Dogajanje na bojišču, nesposobnost ukrajinske vojske, da bi začela z resno protiofenzivo in serija člankov v velikih zahodnih medijih o tem kaže na to, da se pripravlja medijski teren za ukrajinski poraz in priznanje, da je potrebno začeti z mirovnimi pogajanji brez “jokerja” ukrajinske zmage. Članek v Politicu opisuje nezadovoljstvo Ukrajincev nad nezmanjšano stopnjo korupcije in z načinom, kako avtoritativno predsednik Zelenski vodi državo. In navaja sentiment med ljudmi, ki si želijo novega Majdana, torej spremembe na oblasti.
“Of course, we need to support the government, and we need to remain united,” said Mykola Knyazhytsky, an opposition lawmaker from the western city of Lviv. “But I worry about the future of democracy in my country. Even in wartime, there must be political opposition, the democratic process must continue, there must be parliamentary oversight,” he said.
Like others, Knyazhytsky noted that Zelenskyy’s taking advantage of presidential wartime authority and martial law to grab more power, to control the television media, to sideline parliament and to disregard legislative oversight on how government funds are being disbursed — and to whom — and whether its beneficiaries are business allies of the Ukrainian president or companies tied to members of his ruling party.
Some also fear the global adulation Zelenskyy’s now receiving is feeding a folie de grandeur. “He thinks he’s the number one politician in the world and that Joe Biden is way, way below him, and even further down [are] leaders like Macron and Scholz,” the former minister said, adding that it isn’t healthy and augurs badly. Like others, he mentioned that the Ukrainian leader seems to begrudge sharing the stage or the limelight, much like an actor wanting all the best lines, while a former Zelenskyy aide said his office is always scouring polling data to check no one is eclipsing him.
According to critics, this determination to be an undiminished protagonist may go some way in explaining why Zelenskyy is spurning calls to form a coalition government, or a government of all the talents in Ukraine, during the country’s hour of need.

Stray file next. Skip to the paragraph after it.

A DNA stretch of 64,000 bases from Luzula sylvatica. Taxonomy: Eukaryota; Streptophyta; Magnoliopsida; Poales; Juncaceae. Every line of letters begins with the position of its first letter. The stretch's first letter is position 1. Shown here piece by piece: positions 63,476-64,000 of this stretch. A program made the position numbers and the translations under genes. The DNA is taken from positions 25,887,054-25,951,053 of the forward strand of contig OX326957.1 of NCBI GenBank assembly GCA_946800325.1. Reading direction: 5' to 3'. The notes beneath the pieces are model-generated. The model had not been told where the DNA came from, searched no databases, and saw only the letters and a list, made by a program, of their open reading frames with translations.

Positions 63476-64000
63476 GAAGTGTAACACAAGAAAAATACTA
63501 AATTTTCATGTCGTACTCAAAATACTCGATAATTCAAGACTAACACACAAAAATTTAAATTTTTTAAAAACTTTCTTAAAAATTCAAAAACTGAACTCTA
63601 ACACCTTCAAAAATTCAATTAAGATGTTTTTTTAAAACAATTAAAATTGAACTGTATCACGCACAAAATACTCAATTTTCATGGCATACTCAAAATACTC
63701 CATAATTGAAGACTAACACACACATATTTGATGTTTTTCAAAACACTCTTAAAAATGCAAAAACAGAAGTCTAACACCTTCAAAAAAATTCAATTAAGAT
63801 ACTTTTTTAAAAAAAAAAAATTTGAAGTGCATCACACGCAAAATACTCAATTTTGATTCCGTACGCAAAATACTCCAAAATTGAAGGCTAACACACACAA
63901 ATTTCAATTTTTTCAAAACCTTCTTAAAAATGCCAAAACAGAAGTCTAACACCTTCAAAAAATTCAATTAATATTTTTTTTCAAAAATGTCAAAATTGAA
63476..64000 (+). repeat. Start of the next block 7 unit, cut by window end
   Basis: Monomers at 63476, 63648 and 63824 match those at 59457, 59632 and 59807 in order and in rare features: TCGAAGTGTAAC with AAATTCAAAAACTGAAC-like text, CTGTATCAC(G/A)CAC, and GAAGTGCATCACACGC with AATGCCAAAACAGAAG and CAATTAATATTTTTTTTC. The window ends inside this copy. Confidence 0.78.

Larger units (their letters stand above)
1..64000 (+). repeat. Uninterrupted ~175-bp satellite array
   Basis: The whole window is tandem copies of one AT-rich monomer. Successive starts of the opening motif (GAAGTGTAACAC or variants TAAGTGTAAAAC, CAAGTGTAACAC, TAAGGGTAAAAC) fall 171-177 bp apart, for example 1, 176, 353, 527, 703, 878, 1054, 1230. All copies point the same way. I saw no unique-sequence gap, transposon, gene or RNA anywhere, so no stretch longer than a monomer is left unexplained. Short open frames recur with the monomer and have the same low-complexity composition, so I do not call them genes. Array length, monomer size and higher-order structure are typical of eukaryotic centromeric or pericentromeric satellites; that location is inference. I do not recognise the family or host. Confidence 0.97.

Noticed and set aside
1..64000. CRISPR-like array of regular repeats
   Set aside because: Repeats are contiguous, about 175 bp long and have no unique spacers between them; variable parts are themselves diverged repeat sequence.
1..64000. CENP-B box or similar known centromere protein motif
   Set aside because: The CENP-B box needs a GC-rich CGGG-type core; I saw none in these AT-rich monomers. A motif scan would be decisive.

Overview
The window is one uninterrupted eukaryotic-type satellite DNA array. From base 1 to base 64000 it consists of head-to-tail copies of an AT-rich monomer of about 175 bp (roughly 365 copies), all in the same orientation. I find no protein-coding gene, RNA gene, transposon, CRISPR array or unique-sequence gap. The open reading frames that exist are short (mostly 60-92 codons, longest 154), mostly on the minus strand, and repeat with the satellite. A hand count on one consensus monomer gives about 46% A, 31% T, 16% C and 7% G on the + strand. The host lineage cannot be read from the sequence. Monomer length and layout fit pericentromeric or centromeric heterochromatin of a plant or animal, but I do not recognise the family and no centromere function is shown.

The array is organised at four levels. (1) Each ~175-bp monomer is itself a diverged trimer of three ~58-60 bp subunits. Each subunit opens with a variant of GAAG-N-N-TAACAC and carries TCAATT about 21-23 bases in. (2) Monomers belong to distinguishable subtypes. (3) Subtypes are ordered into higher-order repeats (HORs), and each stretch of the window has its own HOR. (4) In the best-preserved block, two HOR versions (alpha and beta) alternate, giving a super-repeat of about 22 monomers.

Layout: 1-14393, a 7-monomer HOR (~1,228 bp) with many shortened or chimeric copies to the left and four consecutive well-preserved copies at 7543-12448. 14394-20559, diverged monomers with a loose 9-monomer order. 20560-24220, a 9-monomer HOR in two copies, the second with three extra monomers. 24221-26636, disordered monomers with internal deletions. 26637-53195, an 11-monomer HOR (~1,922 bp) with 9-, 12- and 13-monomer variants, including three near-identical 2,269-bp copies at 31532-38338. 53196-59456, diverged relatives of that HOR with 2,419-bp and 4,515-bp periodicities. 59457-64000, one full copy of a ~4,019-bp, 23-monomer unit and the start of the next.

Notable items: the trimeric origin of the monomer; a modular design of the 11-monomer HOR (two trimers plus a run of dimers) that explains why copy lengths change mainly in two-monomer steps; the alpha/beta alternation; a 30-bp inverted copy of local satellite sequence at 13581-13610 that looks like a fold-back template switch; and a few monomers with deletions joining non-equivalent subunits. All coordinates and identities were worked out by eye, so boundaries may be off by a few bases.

And in January, during one of his nightly television addresses, Zelenskyy had indeed assured Ukrainians that “there will be no return to the way things used to be.”
But those remarks came in the middle of a corruption scandal surrounding illicit payments and over-inflated military contracts, which led to a string of resignations and dismissals of several senior Ukrainian officials — including five regional governors and four deputy ministers. The scandal came to light after an investigative journalist published details of fraudulent contracts when the government failed to act.
Meanwhile, Zelenskyy’s assurances don’t assuage some veteran observers of the country either. “We have not seen significant enough efforts to address corruption — although perhaps with one important exception,” said a former senior U.S. diplomat who has considerable experience in Ukraine. “I think they really are trying to prevent diversion of any of the massive Western assistance they’re receiving. I believe they do understand the risks, if there were to be a major scandal.”
But the former diplomat said that what struck him in recent meetings with opposition politicians and civil society leaders in Kyiv was how, “on the one hand, they truly appreciate Zelenskyy’s strength as a war leader,” but are “deeply worried also about corruption and his authoritarian style.”
“In their minds, there is going to be a reckoning as soon as the war ends,” he said. “And I think that’s probably going to be true.”